Let's meet...DAVID HOROWITZ
THE POOP: If anyone in the modern conservative moment places above all others on the Stinkometer that measures the fetid funk of the True Believer, it's David Joel Horowitz. The trouble is, he's never quite known what he's a True Believer of. One of the most cartoonish distortions of the New Right, it's not really that surprising that he was once one of the most cartoonish distortions of the New Left. Following the depressing arc of a man who turns to money because he can't find love, Horowitz's youthful flirtations with revolutionary Marxism turned sour when he realized that all the violent rhetoric he'd had so much fun shouting alongside the other campus radicals had a deadly serious side; the Black Panthers turned out to really mean it when they said they were at war with the American system, and the Viet Cong weren't just killing time between weed re-ups when they vowed to drive out the imperialists. When one of his radical friends turned up dead and his comrades in black pajamas turned out to be just as adept at violence as his fellow Americans, he got spooked and began a craven withdrawal from politcal life. Too bad for the rest of us, he -- like so many others of the chattering classes -- never mastered a marketable skill other than letting loose flatulent blasts of ideological windbaggery. By the mid-'80s, like a lot of curdled yuppies, he'd repudiated his wild-eyed hippie past as insufficiently profitable, and was looking for a chance to cash in. All he'd ever been good at was bloviating, but fortunately, in the Reagan era, bloviation was in a seller's market, as long as your bile was spewed in the right direction -- which is to say, towards the Left. Horowitz did an about-face and aimed his brand of academic hustling at a brand-new target, and he's never looked back.
It's amazing how little his M.O. has changed; back in the '60s, his stock in trade was hollow, windy Marxist rhetoric of the sort only encountered in the halls of academia. Horowitz was, astoundingly, once an aide to the incredibly brilliant author, philosopher and mathematician Bertrand Russell; but his own writing of the era (best embodied in the unreadable The Free World Colossus: A Critique of American Foreign Policy in the Cold War) was weightless lefty propaganda, anchored only by his tendency to crib arguments from people smarter than himself. It's interesting that no one on the left calls Horowitz a traitor; that would imply that by losing him to the right, they'd lost something of value. As a reading of his works, liberal or conservative, makes clear, this is not the case; had he stayed pink, he'd have been a decades-long embarrassment to the left. As to the reasons for his apostasy, Horowitz has always been crystal clear: he was awoken to the lies and cruelty of the left, first by the corruption and violence of the Black Panthers (who he'd once idolized so thoroughly that one wonders if his real disillusionment came after confessing a schoolboy crush on Huey Newton), then by the brutality and aggression of the Viet Cong. It's not hard to see what really happened: Horowitz, more than comfortable spieling his anti-capitalist down-with-the-Man rhetoric from the comfort of a dorm room or a wood-paneled office with tenure-seekers and book-deal-wranglers, got the fear when he heard it coming from people who really meant it. His master's degree fom Columbia made it easy to play arond with revolution, but he freaked out when presented with the possibility of real revolution, advocated by people who actually had something to lose.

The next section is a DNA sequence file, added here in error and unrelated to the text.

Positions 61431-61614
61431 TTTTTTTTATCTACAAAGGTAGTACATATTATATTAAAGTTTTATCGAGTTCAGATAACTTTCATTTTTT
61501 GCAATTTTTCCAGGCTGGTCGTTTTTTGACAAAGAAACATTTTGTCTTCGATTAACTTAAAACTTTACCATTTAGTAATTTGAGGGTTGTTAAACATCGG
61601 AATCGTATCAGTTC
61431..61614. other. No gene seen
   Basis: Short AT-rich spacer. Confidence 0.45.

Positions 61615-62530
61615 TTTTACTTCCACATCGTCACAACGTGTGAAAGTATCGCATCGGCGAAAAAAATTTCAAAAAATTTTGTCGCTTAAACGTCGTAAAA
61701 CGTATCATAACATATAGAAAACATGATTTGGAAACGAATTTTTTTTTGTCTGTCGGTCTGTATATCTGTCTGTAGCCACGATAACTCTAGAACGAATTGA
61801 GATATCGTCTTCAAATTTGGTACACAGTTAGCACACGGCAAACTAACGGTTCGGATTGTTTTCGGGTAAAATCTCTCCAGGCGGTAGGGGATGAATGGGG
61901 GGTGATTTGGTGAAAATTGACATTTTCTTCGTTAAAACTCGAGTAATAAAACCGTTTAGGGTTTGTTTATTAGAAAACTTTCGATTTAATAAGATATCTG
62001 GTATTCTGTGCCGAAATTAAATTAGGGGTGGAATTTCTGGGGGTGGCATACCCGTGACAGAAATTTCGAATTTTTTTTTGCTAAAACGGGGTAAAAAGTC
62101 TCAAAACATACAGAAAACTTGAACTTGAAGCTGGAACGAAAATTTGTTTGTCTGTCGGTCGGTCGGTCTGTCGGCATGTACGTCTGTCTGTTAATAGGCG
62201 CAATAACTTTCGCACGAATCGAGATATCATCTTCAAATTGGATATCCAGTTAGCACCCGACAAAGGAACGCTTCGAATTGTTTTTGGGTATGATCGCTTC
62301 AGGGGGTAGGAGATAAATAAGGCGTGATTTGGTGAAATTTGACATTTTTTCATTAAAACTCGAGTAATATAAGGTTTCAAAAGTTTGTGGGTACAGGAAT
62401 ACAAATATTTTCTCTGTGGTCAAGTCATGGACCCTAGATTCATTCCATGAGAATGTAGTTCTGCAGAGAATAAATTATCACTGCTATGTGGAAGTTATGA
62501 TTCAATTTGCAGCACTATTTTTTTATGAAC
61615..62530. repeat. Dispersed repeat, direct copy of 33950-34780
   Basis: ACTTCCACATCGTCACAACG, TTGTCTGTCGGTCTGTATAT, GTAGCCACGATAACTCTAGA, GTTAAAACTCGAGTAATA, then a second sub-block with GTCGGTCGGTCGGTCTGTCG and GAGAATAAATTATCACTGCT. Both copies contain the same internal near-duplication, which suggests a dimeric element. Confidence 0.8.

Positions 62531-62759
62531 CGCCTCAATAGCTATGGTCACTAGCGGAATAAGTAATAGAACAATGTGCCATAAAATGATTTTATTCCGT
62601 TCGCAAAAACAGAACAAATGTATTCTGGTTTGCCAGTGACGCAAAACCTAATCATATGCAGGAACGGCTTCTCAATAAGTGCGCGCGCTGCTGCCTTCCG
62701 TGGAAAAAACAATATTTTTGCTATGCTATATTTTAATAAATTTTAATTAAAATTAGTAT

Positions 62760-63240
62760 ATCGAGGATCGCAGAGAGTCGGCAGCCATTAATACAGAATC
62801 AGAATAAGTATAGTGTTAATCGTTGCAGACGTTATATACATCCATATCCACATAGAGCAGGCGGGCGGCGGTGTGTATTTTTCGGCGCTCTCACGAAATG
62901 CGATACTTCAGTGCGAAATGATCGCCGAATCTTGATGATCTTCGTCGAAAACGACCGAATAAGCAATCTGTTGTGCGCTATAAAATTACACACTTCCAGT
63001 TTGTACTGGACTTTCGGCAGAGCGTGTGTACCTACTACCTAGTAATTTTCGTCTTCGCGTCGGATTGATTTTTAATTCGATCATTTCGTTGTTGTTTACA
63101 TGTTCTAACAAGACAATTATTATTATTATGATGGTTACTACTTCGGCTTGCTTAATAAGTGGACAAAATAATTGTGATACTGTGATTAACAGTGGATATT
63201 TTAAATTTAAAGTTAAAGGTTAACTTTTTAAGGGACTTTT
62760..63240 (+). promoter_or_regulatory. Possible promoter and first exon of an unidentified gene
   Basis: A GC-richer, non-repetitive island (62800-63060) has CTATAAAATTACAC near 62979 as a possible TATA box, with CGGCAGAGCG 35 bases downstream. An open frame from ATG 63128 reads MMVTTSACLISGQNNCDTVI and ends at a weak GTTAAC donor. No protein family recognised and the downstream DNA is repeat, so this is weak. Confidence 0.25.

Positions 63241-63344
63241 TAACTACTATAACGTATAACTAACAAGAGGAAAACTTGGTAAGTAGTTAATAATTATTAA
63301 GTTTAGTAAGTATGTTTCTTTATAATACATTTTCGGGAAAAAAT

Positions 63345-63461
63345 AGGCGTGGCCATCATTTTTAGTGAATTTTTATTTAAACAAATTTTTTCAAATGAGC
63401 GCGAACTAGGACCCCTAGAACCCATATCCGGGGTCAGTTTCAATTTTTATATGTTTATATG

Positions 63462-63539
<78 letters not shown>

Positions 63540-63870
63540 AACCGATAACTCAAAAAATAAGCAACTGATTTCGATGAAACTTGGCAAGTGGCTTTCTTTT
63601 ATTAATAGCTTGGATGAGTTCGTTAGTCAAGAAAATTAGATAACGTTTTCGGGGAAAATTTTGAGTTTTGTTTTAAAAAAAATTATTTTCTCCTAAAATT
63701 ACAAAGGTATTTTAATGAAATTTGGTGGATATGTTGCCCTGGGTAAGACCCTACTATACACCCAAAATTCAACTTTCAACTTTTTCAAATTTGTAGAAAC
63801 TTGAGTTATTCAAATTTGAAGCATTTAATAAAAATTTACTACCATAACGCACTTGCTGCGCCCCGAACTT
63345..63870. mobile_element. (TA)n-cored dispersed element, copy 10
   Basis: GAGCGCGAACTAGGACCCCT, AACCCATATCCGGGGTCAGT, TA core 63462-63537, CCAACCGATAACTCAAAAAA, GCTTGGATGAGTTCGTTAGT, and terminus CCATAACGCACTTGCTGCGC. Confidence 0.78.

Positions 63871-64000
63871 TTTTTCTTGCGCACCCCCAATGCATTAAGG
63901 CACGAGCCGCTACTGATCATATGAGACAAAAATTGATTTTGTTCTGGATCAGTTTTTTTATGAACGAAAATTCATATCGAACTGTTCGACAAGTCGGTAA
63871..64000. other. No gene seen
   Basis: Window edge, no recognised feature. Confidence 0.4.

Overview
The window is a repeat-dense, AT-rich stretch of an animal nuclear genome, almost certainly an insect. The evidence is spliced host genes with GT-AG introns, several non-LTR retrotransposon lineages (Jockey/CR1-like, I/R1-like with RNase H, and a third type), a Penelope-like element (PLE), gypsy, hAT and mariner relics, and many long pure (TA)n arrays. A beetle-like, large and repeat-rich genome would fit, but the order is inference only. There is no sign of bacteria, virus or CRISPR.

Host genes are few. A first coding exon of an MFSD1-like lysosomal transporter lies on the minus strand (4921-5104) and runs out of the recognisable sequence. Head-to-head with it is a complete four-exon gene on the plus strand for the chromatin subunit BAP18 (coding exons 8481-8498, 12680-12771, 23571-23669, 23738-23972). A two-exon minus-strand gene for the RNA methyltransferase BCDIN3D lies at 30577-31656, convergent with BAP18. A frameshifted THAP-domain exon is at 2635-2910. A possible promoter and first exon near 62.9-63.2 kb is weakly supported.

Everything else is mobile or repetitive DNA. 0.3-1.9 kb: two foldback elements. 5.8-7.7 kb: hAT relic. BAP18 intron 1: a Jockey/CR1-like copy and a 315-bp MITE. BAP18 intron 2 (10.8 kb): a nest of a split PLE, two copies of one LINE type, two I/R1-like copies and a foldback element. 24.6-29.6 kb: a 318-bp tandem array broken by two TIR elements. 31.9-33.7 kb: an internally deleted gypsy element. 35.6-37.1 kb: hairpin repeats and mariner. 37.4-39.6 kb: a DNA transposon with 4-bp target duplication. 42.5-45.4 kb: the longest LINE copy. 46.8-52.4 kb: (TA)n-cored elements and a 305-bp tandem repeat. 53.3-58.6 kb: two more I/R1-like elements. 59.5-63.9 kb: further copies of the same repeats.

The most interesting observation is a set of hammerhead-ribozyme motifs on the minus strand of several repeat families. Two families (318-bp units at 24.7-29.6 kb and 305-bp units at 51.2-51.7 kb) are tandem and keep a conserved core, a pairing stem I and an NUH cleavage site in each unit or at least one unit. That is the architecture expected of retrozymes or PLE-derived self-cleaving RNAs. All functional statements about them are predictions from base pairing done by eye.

At any rate, by the late '80s, despite all the Scaife money floating around, you couldn't just wander in off the streets, declare yourself a right-wing apostle, and start collecting a paycheck, even if you were a former editor of Ramparts who used to say things about how the rule of capitalism was a permanent threat to the democratic order. Even for a guy who sat in a luxury hotel in downtown Managua in 1987 and wished for the brutal, nun-slaying Contras to overthrow and execute the Sandinista government (for the good of the poorest citizens, no less!), just being a ridiculously extremist neoconservative crank was no longer enough. He needed a hook, and boy, did he find one! After dicking around with a few hilariously titled books like Hating Whitey and Other Progressive Causes and The Anti-Chomsky Reader, he started pulling in the Regnery paychecks by inventing a whole new subgenre of right-wing lunacy: the battle against leftist academic McCarthyism. David Horowitz fully embraced the notion that our nation's colleges, despite turning out economy-choking numbers of MBAs and lawyers, were actually hotbeds of unreconstructed Stalinism, dedicated to warping our children into neo-Marxist tools -- and who would know that better than he, a former neo-Marxist tool? But then, showing a spark of originality no one who'd followed his career up to that point could possibly have suspected he possessed, he went the movement one better and added a twist: not only were the universities leftist rat-traps, but they were actually practicing employment discrimination against conservatives!